Q1: I know that Medicare allows us to bill Audio/video Telehealth visits based only on time or decision-making, even for new patients. But what about the commercial payers that don’t – is there a way to meet the exam criteria for them via Telehealth?
A1: We can’t speak for any given payer, you would need to ask them their individual requirements. But we have seen the emergence of ‘Remote Examinations’ emerging from the realm of Telemedicine and now Telehealth.
One we have seen that is quite close to the standard exam that we often see for primary care was developed by Dr. Julia Jenkins in association with faculty from the University of South Florida – Morton Plant Mease Family Medicine Residency in Clearwater FL for their telemedicine curriculum, and then recently shared with hundreds of family physicians throughout Florida as part of the Florida Academy of Family Physicians COVID-19 telemedicine webinar.
In addition to the exam itself, there is guidance for conducting the exam as follows:
- Ensure privacy
- Make sure there is adequate lighting in the room, avoid backlighting
- Have patient assist with exam, or someone else in the room
- Ask patient to measure health data such as:
- Heart rate
- Blood pressure
- Blood sugar
- Pulse ox
What to Document for a Telemedicine physical exam
VITALS: Pt reports temp of _ degrees F orally. Home BP today _. (if measured)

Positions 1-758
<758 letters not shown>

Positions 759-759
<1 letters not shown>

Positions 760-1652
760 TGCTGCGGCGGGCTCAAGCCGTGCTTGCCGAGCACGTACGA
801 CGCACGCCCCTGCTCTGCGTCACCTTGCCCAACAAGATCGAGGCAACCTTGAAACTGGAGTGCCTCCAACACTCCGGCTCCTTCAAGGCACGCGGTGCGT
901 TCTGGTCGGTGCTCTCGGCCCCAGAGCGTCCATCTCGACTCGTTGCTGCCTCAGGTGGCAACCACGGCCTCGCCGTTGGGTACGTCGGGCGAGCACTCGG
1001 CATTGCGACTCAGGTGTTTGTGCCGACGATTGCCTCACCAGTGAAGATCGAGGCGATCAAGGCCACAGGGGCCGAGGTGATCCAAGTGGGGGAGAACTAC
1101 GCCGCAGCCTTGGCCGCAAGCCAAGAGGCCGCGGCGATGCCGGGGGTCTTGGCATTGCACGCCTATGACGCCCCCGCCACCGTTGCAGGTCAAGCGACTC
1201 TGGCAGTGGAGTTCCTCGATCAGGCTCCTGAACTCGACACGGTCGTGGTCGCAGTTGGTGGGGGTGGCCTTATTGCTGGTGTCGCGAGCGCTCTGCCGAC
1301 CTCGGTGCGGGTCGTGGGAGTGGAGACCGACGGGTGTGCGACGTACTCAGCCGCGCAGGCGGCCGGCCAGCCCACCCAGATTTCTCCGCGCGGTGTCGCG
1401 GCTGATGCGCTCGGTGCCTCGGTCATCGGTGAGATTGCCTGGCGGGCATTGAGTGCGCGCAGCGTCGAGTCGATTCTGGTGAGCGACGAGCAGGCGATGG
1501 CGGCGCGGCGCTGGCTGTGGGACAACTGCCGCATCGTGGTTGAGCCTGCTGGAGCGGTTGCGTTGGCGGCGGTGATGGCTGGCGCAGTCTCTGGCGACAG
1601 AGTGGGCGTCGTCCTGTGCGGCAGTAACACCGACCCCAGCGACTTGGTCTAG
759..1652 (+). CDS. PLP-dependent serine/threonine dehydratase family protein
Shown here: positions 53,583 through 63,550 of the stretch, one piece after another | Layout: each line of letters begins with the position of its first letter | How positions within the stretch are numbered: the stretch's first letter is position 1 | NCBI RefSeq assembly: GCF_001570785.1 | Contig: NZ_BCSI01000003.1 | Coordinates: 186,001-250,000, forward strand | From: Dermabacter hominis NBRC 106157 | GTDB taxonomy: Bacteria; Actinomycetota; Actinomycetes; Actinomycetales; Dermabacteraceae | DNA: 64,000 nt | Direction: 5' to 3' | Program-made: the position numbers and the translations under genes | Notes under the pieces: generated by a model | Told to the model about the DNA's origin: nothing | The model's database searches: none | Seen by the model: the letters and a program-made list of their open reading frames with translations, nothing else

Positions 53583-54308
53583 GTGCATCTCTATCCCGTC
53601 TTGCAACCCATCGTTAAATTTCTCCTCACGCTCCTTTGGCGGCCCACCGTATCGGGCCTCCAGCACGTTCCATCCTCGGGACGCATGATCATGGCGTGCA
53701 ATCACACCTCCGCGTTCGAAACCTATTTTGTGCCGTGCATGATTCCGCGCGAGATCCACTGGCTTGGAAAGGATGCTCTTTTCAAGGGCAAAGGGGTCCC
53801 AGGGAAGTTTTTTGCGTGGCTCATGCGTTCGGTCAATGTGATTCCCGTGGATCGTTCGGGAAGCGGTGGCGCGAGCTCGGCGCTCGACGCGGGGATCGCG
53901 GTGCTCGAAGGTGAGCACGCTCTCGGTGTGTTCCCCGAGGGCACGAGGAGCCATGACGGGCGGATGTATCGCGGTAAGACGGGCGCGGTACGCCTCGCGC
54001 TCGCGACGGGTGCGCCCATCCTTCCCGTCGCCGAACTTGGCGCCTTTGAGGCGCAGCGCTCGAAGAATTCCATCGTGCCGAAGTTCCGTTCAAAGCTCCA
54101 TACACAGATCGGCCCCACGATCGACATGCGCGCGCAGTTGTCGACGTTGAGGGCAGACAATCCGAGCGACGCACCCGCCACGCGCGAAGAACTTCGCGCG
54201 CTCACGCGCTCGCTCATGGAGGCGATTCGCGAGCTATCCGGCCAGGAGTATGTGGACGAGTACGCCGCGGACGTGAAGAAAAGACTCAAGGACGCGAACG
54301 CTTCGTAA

Weight measured at home: _. Blood sugar measured at home: _. (if measured)
GENERAL: Stable appearing, in no distress. Alert and oriented.
SKIN: no visible facial rash or concerning facial lesions noted. No skin redness or discoloration seen. Patient denies seeing new skin findings on brief self-exam of arms, legs, chest, and abdomen.
EYES: conjunctiva clear, sclera non-icteric, no eye drainage, grossly normal EOM.
EARS: hearing grossly intact, no pain elicited with ear tugging bilaterally
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MOUTH: no visible perioral lesions, no perioral cyanosis, no lip swelling.
NECK: Grossly normal ROM, no visible thyroid enlargement. Patient did not palpate any cervical LAD under physician-guided exam.
HEART: Patient self-reported heart rate of _ beats per minute (measured by patient with physician instruction, or by fitness tracker HR monitor).
LUNGS: Does not appear dyspneic. No audible wheezes or rales. No nasal flaring.
ABDOMEN: no tenderness with patient self-palpation diffusely around abdomen under physician guidance, no pain elicited with jumping or leg lifts
MUSCULOSKELETAL: No significant cervical kyphosis, grossly normal active ROM in upper extremities.
NEURO: Intact recent memory. No facial or eyelid drooping. No speech impairment, answering questions appropriately.
PSYCH: Judgment and insight good; normal mood and affect.
As above, we cannot speak to the endorsement of any payers in this regard, but from the perspective of the Federal Documentation Guidelines this approach would more than cover the required components of a comprehensive physical exam. We have not seen any suggestions from Medicare in this regard.
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